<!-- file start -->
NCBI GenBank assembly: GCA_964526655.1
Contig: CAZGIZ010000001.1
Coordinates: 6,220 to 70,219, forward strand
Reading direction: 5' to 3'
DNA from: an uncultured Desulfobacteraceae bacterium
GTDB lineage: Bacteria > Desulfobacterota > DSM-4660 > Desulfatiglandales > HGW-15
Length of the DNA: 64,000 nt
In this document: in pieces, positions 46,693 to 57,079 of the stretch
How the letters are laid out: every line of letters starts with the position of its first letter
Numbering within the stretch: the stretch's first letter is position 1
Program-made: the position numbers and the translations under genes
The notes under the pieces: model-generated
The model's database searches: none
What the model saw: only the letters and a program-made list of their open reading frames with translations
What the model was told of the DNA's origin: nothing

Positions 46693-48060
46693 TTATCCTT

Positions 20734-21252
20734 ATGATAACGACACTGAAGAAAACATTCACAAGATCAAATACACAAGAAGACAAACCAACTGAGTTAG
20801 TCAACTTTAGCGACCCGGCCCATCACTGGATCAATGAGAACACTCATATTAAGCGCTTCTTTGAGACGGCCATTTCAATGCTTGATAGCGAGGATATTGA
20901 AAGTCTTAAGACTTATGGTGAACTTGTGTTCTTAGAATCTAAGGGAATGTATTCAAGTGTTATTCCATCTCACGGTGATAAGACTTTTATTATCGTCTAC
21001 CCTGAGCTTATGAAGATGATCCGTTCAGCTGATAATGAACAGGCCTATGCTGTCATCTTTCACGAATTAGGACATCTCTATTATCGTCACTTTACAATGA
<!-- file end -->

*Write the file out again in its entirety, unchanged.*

NCBI GenBank assembly: GCA_964526655.1
Contig: CAZGIZ010000001.1
Coordinates: 6,220 to 70,219, forward strand
Reading direction: 5' to 3'
DNA from: an uncultured Desulfobacteraceae bacterium
GTDB lineage: Bacteria > Desulfobacterota > DSM-4660 > Desulfatiglandales > HGW-15
Length of the DNA: 64,000 nt
In this document: in pieces, positions 46,693 to 57,079 of the stretch
How the letters are laid out: every line of letters starts with the position of its first letter
Numbering within the stretch: the stretch's first letter is position 1
Program-made: the position numbers and the translations under genes
The notes under the pieces: model-generated
The model's database searches: none
What the model saw: only the letters and a program-made list of their open reading frames with translations
What the model was told of the DNA's origin: nothing

Positions 46693-48060
46693 TTATCCTT

Positions 20734-21252
20734 ATGATAACGACACTGAAGAAAACATTCACAAGATCAAATACACAAGAAGACAAACCAACTGAGTTAG
20801 TCAACTTTAGCGACCCGGCCCATCACTGGATCAATGAGAACACTCATATTAAGCGCTTCTTTGAGACGGCCATTTCAATGCTTGATAGCGAGGATATTGA
20901 AAGTCTTAAGACTTATGGTGAACTTGTGTTCTTAGAATCTAAGGGAATGTATTCAAGTGTTATTCCATCTCACGGTGATAAGACTTTTATTATCGTCTAC
21001 CCTGAGCTTATGAAGATGATCCGTTCAGCTGATAATGAACAGGCCTATGCTGTCATCTTTCACGAATTAGGACATCTCTATTATCGTCACTTTACAATGA